Academic journal article Romance Notes

Um Bando De Louco: Corinthians and Masculinity in Boleiros and Linha De Passe

Academic journal article Romance Notes

Um Bando De Louco: Corinthians and Masculinity in Boleiros and Linha De Passe

Article excerpt

The recent success of teams like Sport Club Corinthians Paulista, champion of the 2012 Copa Libertadores de America and the 2012 FIFA Club World Cup, exhibits the excellence of Brazilian soccer in today's global society. Even though these triumphs convey the country's pride for its unique style of play, the famed team from Sao Paulo and many of its followers uphold traditional masculine roles through aggressive stadium behavior, the presence of violent hooligans, and an obsession for glory. Films such as Boleiros--era uma vez o futebol (1998) directed by Ugo Giorgetti, and Linha de passe (2008) directed by Walter Salles and Daniela Thomas, present Sao Paulo's most popular club and its societal impact. The following study analyzes the presentation of Corinthians and its fans in the aforementioned films and pro poses that the team's success unites Brazilians, specifically those of the lower class, while also fortifying a patriarchal Brazil.

Currently Brazil holds five World Cup titles, more than any other country. Janet Lever suggests that the success of the Brazilian game creates a national pride and serves as a unifying force in the country. Furthermore she concludes that soccer in metropolises like Sao Paulo and Rio de Janeiro assist in eliminating the social distance created by the diverse ethnic, nation al, and religious backgrounds of the population (Lever 14, 48).

Notwithstanding that soccer in Brazil helps to unify the nation, it also contributes to the establishment of a heteronormative society. R. W. Connell suggests that people's specific behavior constitutes their masculinity. She explains that violence, domination, athleticism and sexual conquest represent typical masculine characteristics (67). Presently, sport tends to define masculinity more than any other phenomenon and according to Juan Jose Sebreli, sporting competitions in patriarchal societies like Spain, Italy, and Latin America institute traditional virile roles such as aggression, physical strength, toughness, an obsession to win, boasting, and the desire to dominate the inferior (Connell 54; 253-54). Furthermore, Connell proposes that the institutional organization of public sporting events and men's sporting prowess undermine feminist rhetoric while also strengthening the notion of masculine supremacy and governing power (54).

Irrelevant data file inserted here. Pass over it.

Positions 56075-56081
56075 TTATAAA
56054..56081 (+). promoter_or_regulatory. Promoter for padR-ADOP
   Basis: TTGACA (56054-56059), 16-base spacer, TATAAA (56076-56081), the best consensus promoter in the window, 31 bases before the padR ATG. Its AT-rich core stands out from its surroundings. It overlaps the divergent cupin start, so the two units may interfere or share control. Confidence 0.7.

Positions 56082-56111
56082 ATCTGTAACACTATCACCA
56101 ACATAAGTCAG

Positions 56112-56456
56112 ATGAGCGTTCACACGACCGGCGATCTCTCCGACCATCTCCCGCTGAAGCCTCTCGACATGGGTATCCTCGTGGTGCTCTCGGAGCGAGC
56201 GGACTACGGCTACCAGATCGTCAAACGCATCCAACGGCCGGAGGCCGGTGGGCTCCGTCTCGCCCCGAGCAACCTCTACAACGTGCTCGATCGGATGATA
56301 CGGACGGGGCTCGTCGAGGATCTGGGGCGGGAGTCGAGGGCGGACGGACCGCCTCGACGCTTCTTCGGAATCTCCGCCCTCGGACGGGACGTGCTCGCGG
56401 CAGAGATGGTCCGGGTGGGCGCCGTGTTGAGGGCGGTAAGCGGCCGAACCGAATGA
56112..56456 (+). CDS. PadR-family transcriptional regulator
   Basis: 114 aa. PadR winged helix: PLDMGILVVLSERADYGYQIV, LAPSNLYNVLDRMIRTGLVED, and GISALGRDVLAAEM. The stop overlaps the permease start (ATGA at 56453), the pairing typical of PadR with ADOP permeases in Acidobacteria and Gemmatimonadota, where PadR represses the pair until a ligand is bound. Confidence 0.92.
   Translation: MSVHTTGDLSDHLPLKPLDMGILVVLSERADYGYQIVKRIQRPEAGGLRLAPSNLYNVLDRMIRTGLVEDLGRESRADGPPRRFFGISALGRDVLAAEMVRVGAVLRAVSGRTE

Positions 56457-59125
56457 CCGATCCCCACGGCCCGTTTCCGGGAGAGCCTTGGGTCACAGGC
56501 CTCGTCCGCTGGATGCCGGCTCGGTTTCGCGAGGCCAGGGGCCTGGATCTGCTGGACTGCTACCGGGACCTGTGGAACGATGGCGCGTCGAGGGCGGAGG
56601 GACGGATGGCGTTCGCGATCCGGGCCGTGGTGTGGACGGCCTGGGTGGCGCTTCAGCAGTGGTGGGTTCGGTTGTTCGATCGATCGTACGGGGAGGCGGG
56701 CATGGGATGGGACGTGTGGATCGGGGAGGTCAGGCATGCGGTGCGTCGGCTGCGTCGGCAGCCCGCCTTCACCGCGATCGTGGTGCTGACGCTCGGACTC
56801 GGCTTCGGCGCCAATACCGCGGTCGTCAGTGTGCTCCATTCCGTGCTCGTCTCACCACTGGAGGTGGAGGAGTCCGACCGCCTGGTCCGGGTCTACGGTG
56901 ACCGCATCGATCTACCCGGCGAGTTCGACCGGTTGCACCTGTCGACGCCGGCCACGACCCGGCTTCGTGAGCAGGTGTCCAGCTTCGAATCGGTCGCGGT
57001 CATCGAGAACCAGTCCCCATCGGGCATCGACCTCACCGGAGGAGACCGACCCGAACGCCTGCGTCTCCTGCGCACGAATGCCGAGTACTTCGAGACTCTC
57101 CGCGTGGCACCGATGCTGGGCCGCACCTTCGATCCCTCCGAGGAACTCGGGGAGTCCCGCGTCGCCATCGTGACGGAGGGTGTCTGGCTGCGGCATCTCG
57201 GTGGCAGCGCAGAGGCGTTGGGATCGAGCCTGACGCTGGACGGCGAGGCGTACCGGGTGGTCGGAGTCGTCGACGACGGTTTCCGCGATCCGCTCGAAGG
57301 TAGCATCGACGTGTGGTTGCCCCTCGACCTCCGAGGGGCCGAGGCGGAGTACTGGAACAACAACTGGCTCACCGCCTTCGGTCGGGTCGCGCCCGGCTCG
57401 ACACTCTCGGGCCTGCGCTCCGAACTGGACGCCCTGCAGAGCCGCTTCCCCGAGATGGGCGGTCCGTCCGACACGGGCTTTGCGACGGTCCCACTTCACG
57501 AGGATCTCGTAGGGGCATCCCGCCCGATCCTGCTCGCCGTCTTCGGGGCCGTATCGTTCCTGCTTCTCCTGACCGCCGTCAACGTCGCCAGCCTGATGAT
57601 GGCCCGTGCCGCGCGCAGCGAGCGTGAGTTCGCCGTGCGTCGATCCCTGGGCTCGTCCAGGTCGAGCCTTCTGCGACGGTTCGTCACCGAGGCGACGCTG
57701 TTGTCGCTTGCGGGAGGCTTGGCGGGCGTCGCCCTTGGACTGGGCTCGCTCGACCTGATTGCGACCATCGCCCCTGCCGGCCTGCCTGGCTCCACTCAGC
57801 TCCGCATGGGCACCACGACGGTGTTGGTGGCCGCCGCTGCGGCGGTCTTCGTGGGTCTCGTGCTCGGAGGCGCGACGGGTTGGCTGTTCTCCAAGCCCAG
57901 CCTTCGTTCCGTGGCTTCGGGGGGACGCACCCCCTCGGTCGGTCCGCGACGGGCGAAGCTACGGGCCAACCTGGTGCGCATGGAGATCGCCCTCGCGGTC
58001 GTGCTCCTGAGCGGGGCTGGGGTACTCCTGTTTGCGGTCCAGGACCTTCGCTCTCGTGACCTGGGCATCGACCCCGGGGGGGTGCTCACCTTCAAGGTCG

Even though bodily performances of male athletes often symbolize male dominance on the field of play, the spectator also displays traditional male roles. In particular, Soccer hooligans violently participate in sporting events in and outside stadiums. These fervent fan groups, known as Torcidas organizadas in Brazil, regularly provoke turmoil during soccer matches and in many cases kill rival members (Sebreli 49; Dunning 156). Sebreli adds that these youth subcultures typically exhibit sexist, nationalistic, and aggressive male traits (70). Although various studies propose that factors such as social status, region al differences, contrasting religious beliefs, and contradicting political views contribute to conflict between rival fans, many hooligans act aggressively in order to defend their team, territory/stadium, and masculine identity (Dunning 148, 155, 158; Dunning, Murphy, Waddington 218-24; Silva 1). Moreover, Dunning proposes that men living in patriarchal societies are expected to fight to defend family and country and these traits carry over into soccer spectacles (155). Humberto Abarca and Mauricio Sepulveda come to similar conclusions in their research over barras bravas in Chile. The study equates the hooligans to warriors participating in battle to protect their homeland while also striving to prove their excellence and superiority against rivals, both factors similarly demonstrating traditional masculine characteristics (165-67).

In Brazil, press coverage recognizes spectators as an important, if not influential, aspect of the game, although many times this increased media attention is due to violence (Lever 84). …

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